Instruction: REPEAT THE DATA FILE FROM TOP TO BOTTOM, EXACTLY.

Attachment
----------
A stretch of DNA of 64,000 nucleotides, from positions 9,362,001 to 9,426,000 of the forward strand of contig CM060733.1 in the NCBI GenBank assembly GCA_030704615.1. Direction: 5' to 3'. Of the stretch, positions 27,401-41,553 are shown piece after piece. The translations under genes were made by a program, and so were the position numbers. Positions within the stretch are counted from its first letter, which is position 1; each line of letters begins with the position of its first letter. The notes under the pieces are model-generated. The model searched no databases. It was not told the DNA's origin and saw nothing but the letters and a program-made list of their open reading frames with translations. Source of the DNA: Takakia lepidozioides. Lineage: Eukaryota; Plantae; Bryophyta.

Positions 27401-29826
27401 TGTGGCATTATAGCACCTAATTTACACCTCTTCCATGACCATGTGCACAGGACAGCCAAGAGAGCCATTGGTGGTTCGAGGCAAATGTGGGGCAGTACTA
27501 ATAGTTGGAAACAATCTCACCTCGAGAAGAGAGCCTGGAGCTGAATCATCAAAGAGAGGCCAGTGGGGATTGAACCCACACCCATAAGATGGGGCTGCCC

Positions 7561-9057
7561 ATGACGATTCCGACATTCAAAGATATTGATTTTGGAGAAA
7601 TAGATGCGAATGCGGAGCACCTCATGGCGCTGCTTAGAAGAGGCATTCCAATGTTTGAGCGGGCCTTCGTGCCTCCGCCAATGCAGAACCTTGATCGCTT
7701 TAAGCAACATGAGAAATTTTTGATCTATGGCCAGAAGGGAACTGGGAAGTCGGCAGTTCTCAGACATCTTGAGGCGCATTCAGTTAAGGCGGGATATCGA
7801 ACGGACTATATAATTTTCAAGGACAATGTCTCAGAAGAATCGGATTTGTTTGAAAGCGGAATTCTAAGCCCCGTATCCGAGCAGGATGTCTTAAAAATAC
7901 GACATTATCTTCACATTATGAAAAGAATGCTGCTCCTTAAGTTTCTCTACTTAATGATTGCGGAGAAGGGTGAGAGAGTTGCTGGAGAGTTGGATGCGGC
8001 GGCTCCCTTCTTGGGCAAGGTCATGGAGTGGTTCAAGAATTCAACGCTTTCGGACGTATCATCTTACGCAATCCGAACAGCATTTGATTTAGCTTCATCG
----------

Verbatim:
A stretch of DNA of 64,000 nucleotides, from positions 9,362,001 to 9,426,000 of the forward strand of contig CM060733.1 in the NCBI GenBank assembly GCA_030704615.1. Direction: 5' to 3'. Of the stretch, positions 27,401-41,553 are shown piece after piece. The translations under genes were made by a program, and so were the position numbers. Positions within the stretch are counted from its first letter, which is position 1; each line of letters begins with the position of its first letter. The notes under the pieces are model-generated. The model searched no databases. It was not told the DNA's origin and saw nothing but the letters and a program-made list of their open reading frames with translations. Source of the DNA: Takakia lepidozioides. Lineage: Eukaryota; Plantae; Bryophyta.

Positions 27401-29826
27401 TGTGGCATTATAGCACCTAATTTACACCTCTTCCATGACCATGTGCACAGGACAGCCAAGAGAGCCATTGGTGGTTCGAGGCAAATGTGGGGCAGTACTA
27501 ATAGTTGGAAACAATCTCACCTCGAGAAGAGAGCCTGGAGCTGAATCATCAAAGAGAGGCCAGTGGGGATTGAACCCACACCCATAAGATGGGGCTGCCC

Positions 7561-9057
7561 ATGACGATTCCGACATTCAAAGATATTGATTTTGGAGAAA
7601 TAGATGCGAATGCGGAGCACCTCATGGCGCTGCTTAGAAGAGGCATTCCAATGTTTGAGCGGGCCTTCGTGCCTCCGCCAATGCAGAACCTTGATCGCTT
7701 TAAGCAACATGAGAAATTTTTGATCTATGGCCAGAAGGGAACTGGGAAGTCGGCAGTTCTCAGACATCTTGAGGCGCATTCAGTTAAGGCGGGATATCGA
7801 ACGGACTATATAATTTTCAAGGACAATGTCTCAGAAGAATCGGATTTGTTTGAAAGCGGAATTCTAAGCCCCGTATCCGAGCAGGATGTCTTAAAAATAC
7901 GACATTATCTTCACATTATGAAAAGAATGCTGCTCCTTAAGTTTCTCTACTTAATGATTGCGGAGAAGGGTGAGAGAGTTGCTGGAGAGTTGGATGCGGC
8001 GGCTCCCTTCTTGGGCAAGGTCATGGAGTGGTTCAAGAATTCAACGCTTTCGGACGTATCATCTTACGCAATCCGAACAGCATTTGATTTAGCTTCATCG